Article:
For this holiday season, Motown has, however, issued the finest Christmas album thus far: Diana Ross' WONDERFUL CHRISTMAS TIME.
That's Diana with the title track at Thursday's Macy's Thanksgiving Parade.
If you had to own a Christmas album, I'd certainly recommend this album. If you had to own a great album of any genre, I'd certainly recommend this one.
Motown issued it. Or finally issued it.
For years, I've thought, "I'm getting A VERY SPECIAL SEASON."
That's a 1994 Christmas album Diana Ross did. I've heard this time of year at C.I.'s home and I always want to pick it up. The first two years, I'd dig through the bins at any store, desperate to find it but never finding it. Then I asked. It's a British album. In England, Diana's career's been very different after 1985 than in the US. That was because in the United Kingdom, her label was EMI. While RCA and Motown failed in the US, EMI succeeded. And she was so in demand there that a number of her albums that were big there (A VERY SPECIAL SEASON, GREATEST HITS LIVE) were never released in the US. Now you could order the album from AMAZON UK but that requires planning. If this is the first piece you've ever read by me, planning is not my strong suit. Carly got it wrong, procrastination -- not anticipation -- is what's making me late, what's keeping me waiting.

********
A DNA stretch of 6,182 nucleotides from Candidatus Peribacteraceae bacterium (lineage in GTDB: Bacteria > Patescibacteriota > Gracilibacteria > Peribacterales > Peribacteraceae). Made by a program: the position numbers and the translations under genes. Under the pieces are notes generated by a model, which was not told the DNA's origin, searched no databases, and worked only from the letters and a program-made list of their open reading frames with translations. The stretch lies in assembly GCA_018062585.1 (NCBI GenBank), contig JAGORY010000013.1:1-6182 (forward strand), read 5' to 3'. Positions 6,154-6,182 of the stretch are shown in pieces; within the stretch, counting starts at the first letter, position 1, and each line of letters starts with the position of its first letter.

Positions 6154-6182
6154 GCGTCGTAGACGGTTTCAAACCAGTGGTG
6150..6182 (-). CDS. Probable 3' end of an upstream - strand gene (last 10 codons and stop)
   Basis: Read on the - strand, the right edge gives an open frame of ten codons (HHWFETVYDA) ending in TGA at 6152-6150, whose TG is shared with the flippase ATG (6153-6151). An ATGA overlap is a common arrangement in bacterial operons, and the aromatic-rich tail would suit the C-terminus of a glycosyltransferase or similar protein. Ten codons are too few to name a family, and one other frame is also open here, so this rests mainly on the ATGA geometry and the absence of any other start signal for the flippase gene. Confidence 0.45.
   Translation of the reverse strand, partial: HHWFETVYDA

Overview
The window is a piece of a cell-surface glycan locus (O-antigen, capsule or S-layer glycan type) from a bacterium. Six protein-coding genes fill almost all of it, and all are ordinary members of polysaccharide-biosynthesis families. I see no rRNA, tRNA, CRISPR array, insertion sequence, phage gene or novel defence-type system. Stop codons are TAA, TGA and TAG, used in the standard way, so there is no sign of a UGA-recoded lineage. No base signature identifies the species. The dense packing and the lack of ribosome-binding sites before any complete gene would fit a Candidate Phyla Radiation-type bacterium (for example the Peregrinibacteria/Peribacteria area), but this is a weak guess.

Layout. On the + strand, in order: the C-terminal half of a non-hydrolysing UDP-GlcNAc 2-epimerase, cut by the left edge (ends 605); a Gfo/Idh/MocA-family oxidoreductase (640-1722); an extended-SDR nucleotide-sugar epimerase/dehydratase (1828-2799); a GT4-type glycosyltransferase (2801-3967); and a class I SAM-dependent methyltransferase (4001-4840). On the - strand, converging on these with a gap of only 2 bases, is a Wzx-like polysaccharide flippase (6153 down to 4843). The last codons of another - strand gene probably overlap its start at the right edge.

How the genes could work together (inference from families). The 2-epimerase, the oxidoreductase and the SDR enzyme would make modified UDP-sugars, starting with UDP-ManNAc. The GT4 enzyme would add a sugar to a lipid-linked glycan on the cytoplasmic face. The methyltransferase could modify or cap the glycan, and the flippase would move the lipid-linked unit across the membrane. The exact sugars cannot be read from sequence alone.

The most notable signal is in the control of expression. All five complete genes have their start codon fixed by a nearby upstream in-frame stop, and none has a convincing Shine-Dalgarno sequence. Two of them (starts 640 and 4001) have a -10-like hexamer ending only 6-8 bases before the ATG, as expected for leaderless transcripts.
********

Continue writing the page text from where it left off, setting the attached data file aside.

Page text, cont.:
So Motown's decision to (finally) release A VERY SPECIAL SEASON is a hallelujah moment not just for the season but also for the genre. Franz Schubert's "Ave Marie" is a marvel of excellence and emotion as sung by Diana. "Oh Holy Night" and "Silent Night" also are audio portraits of great beauty. "Amazing Grace" reminds you that Diana's never done a church album but makes you wish she'd do one in the future.
And the choices she makes to keep the album from having the same track list as every other? Her cover of Stevie Wonder's "Overjoyed" is both inspired and inspiring. "What The World Needs Now" works so well it should be on every Christmas album.
In fact, all fourteen songs are perfection.
"Uh, Kat, the album has 20 songs."
Maybe that's why Motown didn't call it A VERY SPECIAL SEASON?
1994 was a Christmas time for Diana. Not only did she release (outside the US) A VERY SPECIAL SEASON but she, The Modern Jazz Quartet, The King's Singers and The London Symphony Orchestra released MAKING SPIRITS BRIGHT the same year.
Diana's additional songs on WONDERFUL CHRISTMAS TIME are from that album. The best tracks from that are probably "Go Tell It On The Mountain" and "The First Noel."
I wish they'd reached back one more year, to 1993, to include Diana performing "It's The Most Wonderful Time of The Year." That's from CHRISTMAS IN VIENNA, the live recording she did with Placido Domingo and Jose Carreras.
But even without it, WONDERFUL CHRISTMAS TIME is a great album (available on CD as well as digital) and a classic. It's moving and memorable and provides Diana with songs that demonstrate that she is one of the country's -- one of the world's -- finest singers. Babs Streisand may hit 19 different notes in one song and try to amaze you with how long she can hold them, but Diana tells a story, sets a mood. Like Judy Garland before her, Diana makes you feel and when someone does that, they're not just a singer, they're an artist.